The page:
Cultural Protocols

It has been Western Sydney University practice that proper cultural protocols be observed before the commencement of any meetings, conferences or any events, especially high profile events.

These cultural protocols are a 'Welcome to Country' by the Traditional Owners and an Acknowledgement of the Traditional Owners of the country in which the event is being held as a sign of respect.

Traditional Owners of Country

In New South Wales (NSW) there is diverse Aboriginal language groups of different countries.

An Aboriginal language group and connection to Country forms part of Aboriginal peoples cultural identity including:

  • Own language and / or dialect
  • A Country, Clan Estate where the Aboriginal person is from eg Darug, Tharawal (also historically referred to as Dharawal), Gandangarra  and Wiradjuri
  • Have their own law and lore, customs, cultural practices and protocols
  • Have their own beliefs, stories, keepers of stories, ceremonies, totems
  • Have unique ways of keeping, preserving and practicing their knowledge systems.

What is a Welcome to Country in NSW?

A "Welcome to Country" is a cultural protocol where Aboriginal Traditional Owners welcome people to their Land/Country. This is a significant recognition and is made through a formal cultural process where protocols are followed according to each clan estate.


A Welcome to Country should always occur in the opening ceremony of the event in question as the first item. The Welcome to Country is conducted by an Elder or endorsed representative (or representatives) of the local Traditional Owners who welcome those in attendance to their Country/Land.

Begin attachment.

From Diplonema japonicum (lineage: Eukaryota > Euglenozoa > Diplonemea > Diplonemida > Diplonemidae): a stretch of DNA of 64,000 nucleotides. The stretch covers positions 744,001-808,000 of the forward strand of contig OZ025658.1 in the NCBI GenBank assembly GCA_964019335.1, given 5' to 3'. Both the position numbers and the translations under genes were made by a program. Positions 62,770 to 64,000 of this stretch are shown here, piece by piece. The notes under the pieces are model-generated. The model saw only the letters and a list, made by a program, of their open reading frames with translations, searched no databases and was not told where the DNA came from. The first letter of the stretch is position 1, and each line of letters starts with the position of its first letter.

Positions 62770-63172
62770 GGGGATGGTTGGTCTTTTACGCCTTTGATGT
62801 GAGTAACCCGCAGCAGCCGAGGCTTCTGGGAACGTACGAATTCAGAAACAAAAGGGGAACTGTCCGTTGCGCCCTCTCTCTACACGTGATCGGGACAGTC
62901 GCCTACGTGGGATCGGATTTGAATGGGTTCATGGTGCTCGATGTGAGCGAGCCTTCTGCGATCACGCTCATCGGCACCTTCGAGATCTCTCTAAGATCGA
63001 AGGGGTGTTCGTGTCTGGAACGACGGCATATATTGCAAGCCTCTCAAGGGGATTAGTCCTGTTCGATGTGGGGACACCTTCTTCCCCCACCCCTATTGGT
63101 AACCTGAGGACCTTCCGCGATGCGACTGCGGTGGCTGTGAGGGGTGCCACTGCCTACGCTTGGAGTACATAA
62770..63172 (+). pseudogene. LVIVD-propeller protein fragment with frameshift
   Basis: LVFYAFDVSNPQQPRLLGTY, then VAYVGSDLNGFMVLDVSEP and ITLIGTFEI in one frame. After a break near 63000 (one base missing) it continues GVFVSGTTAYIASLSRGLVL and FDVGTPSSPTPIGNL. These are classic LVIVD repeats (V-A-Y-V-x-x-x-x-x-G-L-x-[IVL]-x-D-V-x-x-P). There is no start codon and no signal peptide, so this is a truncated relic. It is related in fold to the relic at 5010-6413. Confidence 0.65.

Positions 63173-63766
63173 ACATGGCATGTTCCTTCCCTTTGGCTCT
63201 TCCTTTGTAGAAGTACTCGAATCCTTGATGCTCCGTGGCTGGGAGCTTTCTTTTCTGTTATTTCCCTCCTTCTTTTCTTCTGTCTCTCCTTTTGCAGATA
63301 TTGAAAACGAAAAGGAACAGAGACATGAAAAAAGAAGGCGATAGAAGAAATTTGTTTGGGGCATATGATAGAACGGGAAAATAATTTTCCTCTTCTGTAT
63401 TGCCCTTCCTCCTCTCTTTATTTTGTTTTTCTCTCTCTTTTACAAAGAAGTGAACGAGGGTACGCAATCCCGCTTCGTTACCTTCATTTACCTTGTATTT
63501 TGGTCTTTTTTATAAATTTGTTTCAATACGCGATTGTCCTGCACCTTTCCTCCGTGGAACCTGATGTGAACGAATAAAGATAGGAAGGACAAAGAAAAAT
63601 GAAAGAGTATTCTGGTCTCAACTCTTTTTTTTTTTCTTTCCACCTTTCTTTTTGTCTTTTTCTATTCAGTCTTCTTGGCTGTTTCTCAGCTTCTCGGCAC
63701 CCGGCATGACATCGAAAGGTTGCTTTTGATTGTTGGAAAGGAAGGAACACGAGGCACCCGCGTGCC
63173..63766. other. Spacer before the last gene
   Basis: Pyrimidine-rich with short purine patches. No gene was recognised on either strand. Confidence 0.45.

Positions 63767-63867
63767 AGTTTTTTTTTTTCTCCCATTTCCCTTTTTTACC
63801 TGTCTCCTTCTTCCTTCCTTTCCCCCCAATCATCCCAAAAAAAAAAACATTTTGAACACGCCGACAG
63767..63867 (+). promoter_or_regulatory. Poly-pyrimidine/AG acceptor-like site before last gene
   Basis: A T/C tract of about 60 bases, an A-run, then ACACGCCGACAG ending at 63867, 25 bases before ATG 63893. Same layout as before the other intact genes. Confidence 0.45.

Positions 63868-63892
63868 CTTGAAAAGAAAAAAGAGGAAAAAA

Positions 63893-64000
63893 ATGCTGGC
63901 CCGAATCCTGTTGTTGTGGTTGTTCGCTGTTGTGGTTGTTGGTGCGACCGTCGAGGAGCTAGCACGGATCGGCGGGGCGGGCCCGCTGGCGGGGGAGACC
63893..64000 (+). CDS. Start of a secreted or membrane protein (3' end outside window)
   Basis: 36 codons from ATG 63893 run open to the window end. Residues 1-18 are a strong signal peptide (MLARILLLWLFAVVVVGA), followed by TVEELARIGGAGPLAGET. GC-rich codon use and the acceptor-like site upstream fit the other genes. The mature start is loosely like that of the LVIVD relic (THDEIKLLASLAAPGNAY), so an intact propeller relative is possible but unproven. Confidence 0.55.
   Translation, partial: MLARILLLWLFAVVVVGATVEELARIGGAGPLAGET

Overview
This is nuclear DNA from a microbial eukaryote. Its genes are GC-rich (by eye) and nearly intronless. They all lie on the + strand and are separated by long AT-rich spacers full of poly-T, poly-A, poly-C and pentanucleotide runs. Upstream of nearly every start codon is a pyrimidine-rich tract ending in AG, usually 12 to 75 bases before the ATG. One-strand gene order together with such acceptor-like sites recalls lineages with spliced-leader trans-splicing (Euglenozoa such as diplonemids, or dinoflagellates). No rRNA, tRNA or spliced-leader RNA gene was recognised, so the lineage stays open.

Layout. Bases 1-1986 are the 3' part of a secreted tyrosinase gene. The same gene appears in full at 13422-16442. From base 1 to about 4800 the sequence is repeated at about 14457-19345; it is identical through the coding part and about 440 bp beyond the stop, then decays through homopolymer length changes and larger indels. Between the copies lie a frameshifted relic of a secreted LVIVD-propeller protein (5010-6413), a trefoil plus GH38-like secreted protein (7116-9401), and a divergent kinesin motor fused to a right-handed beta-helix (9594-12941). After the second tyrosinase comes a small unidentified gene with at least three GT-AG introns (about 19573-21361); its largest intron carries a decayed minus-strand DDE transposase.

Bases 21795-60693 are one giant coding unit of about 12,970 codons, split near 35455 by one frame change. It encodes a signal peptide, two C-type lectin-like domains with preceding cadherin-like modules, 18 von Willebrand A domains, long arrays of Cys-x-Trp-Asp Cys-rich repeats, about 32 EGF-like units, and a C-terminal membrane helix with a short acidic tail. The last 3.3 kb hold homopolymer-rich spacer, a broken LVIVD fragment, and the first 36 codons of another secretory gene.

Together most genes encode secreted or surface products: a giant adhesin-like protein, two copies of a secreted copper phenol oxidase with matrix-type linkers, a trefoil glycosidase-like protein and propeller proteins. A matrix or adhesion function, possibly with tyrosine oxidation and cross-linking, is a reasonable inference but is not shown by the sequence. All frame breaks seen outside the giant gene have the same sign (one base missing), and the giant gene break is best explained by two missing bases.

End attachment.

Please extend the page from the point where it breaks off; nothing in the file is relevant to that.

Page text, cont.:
Cultural Protocols in relation to the performing of a Welcome to Country ceremony are wide and diverse and can vary according to nation and clan.

A Welcome to Country may consist of a single speech and can be accompanied by a performance. Performances can include a Traditional Welcoming Song, a Traditional Dance and other cultural exchanges.

It is important that the Aboriginal Elder representative, (representatives) of the local Traditional Owners are comfortable with the arrangements that should be mutually negotiated. It is important to consider that the performing of a "Welcome to Country" ceremony is a right of the local Aboriginal Traditional owners and not a privilege.

Steps should be taken to ensure that the appropriate Aboriginal representative of the local Traditional Owners is invited to undertake the Welcome to Country ceremony.

What is an Acknowledgement of Country?

"Acknowledgement of Country" is a way that the wider community can demonstrate respect for Aboriginal protocol and can be given by a party that is participating in an occasion of any kind.

Acknowledgement of Country is a respectful means of Acknowledging that the event, meeting, function etc. is taking place on the Country of the Traditional Owners.

However, this should not replace a Welcome to Country, where an Elder or endorsed representative (or representatives) of the local traditional owners are available.

At the beginning of a meeting or function, a Chair or Speaker begins by acknowledging that the meeting is taking place in the country of the traditional owners.

Example of an Acknowledgement of Country

At the beginning of a meeting, the Chair, Convenor or MC may "Acknowledge Traditional Owners" by stating: Western Sydney University acknowledge that today's meeting is being held on the country of the Darug People of the Darug Nation and acknowledge their ancestors who have been Traditional Owners of their country for thousands of years. Western Sydney University also wishes to acknowledge and pay our respect to the Darug People's Elders past and present.